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TWE reassures investors that China business is strong

TWE reassures investors that China business is strong



Treasury Wine Estates has cautioned investors not to make assumptions about its performance based on the latest Wine Australia export data.

The winemaker issued a statement to the ASX this morning following Wine Australia reporting a 5% lift in exports for the 12 months to March to $2.78 billion, but a 3% decline in export volumes.

Australian wine exports to China (including Hong Kong and Macau) increased by 7% in value to $1.11 billion and decreased by 14% in volume to 154 million litres (17 million 9-litre case equivalents).

Wine Australia CEO Andreas Clark said: “What we are seeing is a drop in volumes in the lower value categories and this places Australia well as the global consumer drinks less but more expensive wines.”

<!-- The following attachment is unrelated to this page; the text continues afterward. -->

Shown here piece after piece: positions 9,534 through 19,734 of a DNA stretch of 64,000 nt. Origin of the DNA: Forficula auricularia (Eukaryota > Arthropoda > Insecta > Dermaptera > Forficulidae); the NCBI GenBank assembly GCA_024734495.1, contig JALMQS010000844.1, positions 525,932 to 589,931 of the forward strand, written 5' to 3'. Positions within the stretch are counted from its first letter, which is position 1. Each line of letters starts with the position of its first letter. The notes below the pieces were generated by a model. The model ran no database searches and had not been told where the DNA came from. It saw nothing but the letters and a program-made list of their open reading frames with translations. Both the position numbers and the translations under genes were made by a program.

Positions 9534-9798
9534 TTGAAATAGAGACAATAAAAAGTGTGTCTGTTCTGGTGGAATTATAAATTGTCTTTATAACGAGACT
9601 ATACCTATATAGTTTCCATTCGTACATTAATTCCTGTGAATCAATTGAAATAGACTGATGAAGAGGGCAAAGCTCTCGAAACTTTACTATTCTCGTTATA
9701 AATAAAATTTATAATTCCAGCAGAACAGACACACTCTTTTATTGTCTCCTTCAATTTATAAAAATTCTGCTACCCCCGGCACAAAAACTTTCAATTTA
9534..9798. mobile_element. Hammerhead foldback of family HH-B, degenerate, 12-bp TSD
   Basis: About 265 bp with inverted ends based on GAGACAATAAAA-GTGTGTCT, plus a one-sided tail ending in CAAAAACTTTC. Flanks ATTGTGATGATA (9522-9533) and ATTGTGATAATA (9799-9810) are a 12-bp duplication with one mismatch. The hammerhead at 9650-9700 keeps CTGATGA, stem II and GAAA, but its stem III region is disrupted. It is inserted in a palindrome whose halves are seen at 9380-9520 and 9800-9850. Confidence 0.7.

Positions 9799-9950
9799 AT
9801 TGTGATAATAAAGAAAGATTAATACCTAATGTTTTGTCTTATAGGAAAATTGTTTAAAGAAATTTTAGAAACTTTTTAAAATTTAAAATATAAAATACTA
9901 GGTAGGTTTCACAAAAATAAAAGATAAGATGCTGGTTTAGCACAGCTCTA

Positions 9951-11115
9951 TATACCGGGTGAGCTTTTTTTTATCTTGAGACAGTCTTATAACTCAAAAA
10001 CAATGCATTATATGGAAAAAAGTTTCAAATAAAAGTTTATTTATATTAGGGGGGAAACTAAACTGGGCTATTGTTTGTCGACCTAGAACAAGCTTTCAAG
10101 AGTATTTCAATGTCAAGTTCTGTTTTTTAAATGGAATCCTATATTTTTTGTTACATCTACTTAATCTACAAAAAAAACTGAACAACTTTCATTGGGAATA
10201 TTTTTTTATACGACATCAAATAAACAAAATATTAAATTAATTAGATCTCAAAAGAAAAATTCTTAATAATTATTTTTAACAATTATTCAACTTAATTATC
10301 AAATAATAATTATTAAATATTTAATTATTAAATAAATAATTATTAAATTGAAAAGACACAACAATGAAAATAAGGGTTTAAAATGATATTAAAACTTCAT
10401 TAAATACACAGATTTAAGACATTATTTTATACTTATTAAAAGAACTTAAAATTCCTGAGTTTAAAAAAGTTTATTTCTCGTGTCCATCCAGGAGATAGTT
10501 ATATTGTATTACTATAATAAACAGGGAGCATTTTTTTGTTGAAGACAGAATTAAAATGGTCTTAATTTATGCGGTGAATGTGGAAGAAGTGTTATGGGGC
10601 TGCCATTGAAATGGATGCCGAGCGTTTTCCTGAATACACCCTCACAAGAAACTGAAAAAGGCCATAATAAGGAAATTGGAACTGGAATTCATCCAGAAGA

He added that the volume decline in the China market was ''confined almost exclusively'' to exports in the below-$2.50-per-litre value segment.

TWE noted: “The use of short term trade export and import data can be misleading with respect to TWE’s underlying trading performance in the Asia region as it does not consider key structural differences in the company’s business model, the premium mix of TWE’s portfolio, nor the variability in its export shipment profile.” 

It reiterated guidance for reported EBIT growth of approximately 25% for 2019, and in the range of approximately 15-20% for fiscal 2020.

The company confirmed continued positive momentum in Asia with record depletions delivered for the nine months ending March 2019, including strong trading performance across the key Chinese New Year festive period.

Despite challenging conditions in some regions, TWE said its grape intake for ''luxury'' wines would be about 10% higher than 2018. While the Barossa Valley saw volume declines, there were robust harvests in the Coonawarra and Padthaway.

 

 



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